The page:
Villous atrophy was found consistently. Severity varied across patients from minimal to subtotal. In a given patient, the severity of villous atrophy varied over time and these variations showed no obvious correlation to the clinical course.
Surface enterocyte disorganization was a consistent finding. Epithelial dysplasia with focal crowding of closely packed enterocytes and rounding of the apical plasma membrane produced a teardrop appearance (Fig. 1A and B). These epithelial abnormalities varied over time and were often absent from the first biopsy. Thus, tufts with focal crowding were seen in biopsies taken in patients between 3 and 11 months old (median 8 months) in 6 patients; in the remaining patient (5), tufts occurred only at 5.5 years old. Surface enterocyte disorganization was heterogeneous and varied both across patients and across biopsies in each patient. Two patients (1 and 7) had extensive surface epithelium lesions before 1 year old (Fig. 1A) that persisted until 3 years old and then became more focal (Fig. 1C). In the other 5 patients, the epithelial lesions were chiefly focal and showed little change over time (Fig. 1D and E).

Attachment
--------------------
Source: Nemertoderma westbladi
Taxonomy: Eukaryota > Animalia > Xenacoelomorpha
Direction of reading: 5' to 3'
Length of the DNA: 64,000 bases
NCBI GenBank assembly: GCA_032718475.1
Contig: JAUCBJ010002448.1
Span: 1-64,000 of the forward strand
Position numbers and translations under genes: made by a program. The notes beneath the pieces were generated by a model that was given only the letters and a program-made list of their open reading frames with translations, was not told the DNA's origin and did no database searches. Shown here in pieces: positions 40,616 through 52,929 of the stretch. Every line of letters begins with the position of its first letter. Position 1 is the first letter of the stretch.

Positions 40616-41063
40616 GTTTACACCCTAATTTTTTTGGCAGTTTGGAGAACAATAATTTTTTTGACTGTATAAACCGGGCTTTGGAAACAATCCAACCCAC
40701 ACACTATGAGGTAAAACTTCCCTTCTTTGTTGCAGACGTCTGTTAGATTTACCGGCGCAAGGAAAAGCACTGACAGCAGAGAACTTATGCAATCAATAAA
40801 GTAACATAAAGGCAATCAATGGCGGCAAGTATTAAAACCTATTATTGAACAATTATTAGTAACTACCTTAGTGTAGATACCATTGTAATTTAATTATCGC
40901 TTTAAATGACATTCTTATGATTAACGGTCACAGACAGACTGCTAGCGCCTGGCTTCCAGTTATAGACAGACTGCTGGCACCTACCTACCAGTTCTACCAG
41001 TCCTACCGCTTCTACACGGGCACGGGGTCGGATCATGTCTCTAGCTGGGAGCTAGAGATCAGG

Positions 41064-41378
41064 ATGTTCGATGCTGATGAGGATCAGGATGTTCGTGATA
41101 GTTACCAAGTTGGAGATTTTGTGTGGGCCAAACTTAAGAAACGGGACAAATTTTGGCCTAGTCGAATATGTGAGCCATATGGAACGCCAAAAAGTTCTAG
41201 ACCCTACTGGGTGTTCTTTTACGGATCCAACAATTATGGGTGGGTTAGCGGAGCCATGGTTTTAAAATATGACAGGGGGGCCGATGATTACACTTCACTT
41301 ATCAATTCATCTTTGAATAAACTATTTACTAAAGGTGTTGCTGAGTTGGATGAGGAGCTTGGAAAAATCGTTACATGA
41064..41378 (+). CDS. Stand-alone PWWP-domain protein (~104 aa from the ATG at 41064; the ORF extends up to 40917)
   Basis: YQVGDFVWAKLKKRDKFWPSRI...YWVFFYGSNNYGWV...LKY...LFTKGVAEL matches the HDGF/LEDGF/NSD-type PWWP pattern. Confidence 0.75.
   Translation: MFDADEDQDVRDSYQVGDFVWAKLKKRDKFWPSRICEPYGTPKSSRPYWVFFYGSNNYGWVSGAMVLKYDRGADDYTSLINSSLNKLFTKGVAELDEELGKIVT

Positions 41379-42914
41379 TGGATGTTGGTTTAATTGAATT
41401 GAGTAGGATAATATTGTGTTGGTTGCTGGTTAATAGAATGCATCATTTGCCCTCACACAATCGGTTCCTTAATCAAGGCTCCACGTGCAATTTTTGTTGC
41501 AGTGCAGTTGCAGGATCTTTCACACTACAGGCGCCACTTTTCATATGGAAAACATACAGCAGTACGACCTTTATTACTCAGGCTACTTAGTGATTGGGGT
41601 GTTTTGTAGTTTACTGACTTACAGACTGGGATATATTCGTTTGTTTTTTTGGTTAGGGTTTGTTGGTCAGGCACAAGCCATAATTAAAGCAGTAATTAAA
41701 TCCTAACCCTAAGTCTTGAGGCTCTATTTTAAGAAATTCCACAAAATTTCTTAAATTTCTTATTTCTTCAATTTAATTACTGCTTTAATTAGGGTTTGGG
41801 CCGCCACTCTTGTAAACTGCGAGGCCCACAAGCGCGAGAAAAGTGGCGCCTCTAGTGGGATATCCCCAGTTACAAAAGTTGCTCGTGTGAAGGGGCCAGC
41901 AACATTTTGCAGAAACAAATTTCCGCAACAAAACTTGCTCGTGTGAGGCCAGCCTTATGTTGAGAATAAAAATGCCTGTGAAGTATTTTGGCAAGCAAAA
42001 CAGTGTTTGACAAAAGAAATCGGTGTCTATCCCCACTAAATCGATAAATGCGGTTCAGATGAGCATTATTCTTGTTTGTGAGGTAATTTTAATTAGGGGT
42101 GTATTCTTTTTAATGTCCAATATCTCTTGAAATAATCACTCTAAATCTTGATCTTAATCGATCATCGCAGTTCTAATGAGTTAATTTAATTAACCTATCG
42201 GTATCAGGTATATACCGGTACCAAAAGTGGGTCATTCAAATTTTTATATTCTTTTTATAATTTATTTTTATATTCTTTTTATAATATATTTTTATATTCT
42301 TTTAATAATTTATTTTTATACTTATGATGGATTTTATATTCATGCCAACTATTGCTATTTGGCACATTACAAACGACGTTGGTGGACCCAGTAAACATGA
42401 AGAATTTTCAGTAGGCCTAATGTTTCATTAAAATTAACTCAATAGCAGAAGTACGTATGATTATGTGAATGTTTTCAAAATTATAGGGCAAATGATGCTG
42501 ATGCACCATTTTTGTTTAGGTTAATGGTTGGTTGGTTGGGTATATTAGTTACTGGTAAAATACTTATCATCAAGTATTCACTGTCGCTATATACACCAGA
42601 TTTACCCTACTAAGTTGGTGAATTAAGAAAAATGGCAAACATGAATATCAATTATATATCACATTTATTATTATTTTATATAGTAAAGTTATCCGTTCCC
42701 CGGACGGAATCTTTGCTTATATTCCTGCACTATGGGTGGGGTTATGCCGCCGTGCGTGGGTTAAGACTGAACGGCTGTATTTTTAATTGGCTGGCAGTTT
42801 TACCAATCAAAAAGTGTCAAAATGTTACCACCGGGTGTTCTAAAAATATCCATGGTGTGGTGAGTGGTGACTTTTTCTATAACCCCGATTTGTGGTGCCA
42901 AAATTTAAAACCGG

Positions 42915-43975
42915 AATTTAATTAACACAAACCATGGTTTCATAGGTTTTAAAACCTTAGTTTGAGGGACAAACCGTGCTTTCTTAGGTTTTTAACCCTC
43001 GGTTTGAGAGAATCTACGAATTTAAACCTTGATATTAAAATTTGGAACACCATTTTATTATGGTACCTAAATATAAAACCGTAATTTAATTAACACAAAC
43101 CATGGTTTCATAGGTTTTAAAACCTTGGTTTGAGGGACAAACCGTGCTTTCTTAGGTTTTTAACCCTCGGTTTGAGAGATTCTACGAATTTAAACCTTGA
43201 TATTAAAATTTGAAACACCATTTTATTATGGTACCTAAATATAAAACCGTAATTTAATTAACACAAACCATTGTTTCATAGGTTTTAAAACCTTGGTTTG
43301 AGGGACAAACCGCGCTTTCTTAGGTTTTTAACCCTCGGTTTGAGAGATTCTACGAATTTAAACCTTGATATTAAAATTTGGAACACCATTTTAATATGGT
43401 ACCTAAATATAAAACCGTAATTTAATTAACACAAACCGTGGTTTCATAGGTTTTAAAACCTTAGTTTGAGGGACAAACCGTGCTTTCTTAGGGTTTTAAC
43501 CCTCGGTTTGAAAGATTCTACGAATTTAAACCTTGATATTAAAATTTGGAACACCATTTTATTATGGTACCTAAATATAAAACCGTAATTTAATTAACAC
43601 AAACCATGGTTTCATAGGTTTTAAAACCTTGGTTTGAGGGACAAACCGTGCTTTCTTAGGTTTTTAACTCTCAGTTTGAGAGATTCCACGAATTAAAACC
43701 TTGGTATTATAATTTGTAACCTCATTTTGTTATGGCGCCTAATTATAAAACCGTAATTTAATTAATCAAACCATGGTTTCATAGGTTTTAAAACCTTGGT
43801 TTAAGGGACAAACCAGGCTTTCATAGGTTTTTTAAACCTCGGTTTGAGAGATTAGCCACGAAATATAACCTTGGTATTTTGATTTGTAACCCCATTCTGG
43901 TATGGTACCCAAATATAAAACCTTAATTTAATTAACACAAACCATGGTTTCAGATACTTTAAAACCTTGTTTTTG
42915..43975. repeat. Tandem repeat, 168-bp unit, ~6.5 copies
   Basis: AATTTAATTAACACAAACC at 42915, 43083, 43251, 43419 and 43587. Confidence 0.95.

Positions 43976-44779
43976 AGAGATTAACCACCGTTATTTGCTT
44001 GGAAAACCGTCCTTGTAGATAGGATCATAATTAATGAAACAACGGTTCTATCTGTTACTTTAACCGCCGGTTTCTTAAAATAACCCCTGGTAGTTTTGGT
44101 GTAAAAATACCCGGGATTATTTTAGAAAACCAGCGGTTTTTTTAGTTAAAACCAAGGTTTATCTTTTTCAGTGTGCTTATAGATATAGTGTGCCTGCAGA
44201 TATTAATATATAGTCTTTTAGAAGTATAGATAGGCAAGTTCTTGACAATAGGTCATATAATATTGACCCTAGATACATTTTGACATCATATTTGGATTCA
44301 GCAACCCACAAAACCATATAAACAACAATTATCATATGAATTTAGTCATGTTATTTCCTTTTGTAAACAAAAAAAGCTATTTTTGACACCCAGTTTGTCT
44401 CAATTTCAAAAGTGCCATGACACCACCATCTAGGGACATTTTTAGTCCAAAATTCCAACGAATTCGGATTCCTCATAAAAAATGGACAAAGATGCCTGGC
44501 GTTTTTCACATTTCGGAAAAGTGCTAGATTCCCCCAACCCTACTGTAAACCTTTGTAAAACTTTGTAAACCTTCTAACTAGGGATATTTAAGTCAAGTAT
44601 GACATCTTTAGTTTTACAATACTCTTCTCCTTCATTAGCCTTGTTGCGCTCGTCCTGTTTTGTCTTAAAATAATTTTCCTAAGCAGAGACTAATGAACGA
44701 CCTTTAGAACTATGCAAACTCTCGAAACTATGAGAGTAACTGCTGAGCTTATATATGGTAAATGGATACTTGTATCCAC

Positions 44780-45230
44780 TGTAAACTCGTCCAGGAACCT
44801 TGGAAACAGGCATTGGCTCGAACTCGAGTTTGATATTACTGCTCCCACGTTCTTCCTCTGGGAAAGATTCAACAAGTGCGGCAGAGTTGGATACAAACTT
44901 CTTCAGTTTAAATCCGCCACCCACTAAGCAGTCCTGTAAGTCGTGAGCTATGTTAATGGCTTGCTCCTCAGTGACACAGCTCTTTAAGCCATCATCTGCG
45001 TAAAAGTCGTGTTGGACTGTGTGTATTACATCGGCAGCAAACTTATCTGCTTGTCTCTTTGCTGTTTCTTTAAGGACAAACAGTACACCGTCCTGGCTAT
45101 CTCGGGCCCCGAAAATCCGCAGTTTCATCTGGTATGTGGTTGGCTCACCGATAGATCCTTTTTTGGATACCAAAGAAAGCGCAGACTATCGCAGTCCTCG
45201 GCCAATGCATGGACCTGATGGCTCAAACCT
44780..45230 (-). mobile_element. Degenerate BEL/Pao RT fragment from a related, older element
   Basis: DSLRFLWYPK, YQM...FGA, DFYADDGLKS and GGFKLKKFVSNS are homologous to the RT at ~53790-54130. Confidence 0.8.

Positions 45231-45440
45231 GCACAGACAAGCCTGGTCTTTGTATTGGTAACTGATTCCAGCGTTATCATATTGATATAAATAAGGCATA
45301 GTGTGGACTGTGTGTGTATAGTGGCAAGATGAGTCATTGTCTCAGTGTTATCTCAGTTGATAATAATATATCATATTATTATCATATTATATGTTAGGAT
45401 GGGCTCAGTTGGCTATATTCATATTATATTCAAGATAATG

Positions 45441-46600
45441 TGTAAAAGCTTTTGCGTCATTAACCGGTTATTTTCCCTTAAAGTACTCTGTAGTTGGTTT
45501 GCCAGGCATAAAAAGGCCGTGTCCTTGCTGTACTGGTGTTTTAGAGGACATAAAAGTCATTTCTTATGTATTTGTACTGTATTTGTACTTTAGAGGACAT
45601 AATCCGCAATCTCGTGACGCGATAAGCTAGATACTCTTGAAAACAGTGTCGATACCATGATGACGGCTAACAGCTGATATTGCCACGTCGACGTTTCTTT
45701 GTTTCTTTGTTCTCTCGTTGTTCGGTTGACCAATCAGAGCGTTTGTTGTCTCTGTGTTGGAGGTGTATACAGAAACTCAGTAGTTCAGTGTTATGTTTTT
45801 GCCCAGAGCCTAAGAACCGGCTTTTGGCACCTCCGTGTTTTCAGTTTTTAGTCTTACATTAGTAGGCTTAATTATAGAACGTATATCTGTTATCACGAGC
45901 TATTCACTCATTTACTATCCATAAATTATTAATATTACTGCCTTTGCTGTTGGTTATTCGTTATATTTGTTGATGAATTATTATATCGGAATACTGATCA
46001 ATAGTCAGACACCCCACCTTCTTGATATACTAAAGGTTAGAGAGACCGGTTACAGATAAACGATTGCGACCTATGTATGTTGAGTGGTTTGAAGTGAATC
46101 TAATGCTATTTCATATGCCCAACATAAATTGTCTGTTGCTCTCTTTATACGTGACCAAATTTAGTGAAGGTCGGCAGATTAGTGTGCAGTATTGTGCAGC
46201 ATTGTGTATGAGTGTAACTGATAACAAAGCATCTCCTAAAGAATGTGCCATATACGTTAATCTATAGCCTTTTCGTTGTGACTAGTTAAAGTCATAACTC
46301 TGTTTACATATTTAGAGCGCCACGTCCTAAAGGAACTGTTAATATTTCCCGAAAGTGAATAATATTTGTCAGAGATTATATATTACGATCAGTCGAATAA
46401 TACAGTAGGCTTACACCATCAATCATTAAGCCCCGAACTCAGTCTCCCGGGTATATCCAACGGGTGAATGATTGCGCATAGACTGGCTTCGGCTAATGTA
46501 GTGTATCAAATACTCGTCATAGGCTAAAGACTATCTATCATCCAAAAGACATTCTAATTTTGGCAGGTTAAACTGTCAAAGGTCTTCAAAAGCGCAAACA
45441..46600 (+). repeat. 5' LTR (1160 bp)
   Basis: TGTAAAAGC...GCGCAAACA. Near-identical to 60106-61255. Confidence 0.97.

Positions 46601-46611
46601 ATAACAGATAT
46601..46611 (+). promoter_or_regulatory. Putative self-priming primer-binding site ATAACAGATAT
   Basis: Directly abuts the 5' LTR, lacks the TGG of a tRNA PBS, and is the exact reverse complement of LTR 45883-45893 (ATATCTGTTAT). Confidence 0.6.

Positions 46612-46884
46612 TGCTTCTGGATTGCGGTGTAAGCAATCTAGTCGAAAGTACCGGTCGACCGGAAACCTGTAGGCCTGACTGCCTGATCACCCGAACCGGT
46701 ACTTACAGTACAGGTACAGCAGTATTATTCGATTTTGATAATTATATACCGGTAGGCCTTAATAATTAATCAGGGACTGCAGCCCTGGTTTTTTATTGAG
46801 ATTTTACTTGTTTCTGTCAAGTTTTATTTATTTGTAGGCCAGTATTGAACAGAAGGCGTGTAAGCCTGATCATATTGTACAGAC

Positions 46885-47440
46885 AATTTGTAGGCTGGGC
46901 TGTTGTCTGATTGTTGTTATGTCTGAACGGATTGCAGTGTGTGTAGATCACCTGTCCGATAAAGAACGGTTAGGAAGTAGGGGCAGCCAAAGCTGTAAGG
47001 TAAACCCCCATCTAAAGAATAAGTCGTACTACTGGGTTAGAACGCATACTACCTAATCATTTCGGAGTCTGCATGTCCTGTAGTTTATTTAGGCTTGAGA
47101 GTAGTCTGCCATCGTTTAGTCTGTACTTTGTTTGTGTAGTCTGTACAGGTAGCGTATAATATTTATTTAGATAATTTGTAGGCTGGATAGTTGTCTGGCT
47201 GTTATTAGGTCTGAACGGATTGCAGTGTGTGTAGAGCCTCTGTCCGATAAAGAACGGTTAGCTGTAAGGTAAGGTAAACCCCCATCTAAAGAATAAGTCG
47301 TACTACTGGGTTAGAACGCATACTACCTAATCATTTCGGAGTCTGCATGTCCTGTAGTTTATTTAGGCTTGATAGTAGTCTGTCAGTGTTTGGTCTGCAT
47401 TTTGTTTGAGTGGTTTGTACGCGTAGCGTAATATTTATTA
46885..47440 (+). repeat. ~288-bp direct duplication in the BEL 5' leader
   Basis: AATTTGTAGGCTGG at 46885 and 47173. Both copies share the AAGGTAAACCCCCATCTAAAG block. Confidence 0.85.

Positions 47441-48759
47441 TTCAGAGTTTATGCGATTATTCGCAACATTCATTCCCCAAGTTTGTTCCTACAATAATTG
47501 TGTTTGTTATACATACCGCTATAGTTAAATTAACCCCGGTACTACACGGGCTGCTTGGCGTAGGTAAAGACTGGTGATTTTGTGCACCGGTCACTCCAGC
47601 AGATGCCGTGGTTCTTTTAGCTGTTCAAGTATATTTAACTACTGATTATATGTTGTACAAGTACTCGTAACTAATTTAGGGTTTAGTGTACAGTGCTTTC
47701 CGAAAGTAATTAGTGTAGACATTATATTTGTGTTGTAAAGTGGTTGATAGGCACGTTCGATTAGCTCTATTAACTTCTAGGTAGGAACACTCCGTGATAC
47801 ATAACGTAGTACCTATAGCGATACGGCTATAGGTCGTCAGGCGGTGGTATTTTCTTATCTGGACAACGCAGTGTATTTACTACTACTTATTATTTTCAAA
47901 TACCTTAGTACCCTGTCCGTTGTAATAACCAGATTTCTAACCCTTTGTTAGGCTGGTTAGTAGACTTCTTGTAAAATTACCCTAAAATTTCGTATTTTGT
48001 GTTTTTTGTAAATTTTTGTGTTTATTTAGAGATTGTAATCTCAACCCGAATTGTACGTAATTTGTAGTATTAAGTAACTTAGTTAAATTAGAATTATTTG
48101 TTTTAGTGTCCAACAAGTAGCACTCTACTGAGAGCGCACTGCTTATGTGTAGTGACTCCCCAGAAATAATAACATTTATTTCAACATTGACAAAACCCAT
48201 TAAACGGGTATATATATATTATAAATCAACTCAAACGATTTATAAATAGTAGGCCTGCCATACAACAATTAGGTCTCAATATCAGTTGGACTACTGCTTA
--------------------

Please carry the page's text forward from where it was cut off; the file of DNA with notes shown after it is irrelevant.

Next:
Dilated pseudocystic crypts were an early finding in all of the patients, arising before or at the same time as the epithelial lesions. These crypt abnormalities decreased or even disappeared with time in all of the patients (Fig. 1A). Crypt branching was seen concomitantly with the epithelial lesions and was associated with epithelial lesion severity (Fig. 1E), being mild to moderate in patients with focal epithelial lesions and severe in patients with diffuse epithelial lesions. The number of mitoses was normal or increased (up to 3 per crypt) and changed over time.
In all of the patients, the brush border was normal by PAS staining. The percentage of intraepithelial lymphocytes was normal (<15%) or decreased (<5%) in all of the biopsies from all of the patients. In all of the patients, regardless of whether the histological lesions were diffuse or focal, the proportion of inflammatory cells in the lamina propria was normal or low. In addition, all of the patients had Paneth cell hyperplasia on at least 1 biopsy. This change persisted but was moderate (Fig. 1F). None of the patients had Brunner gland abnormalities.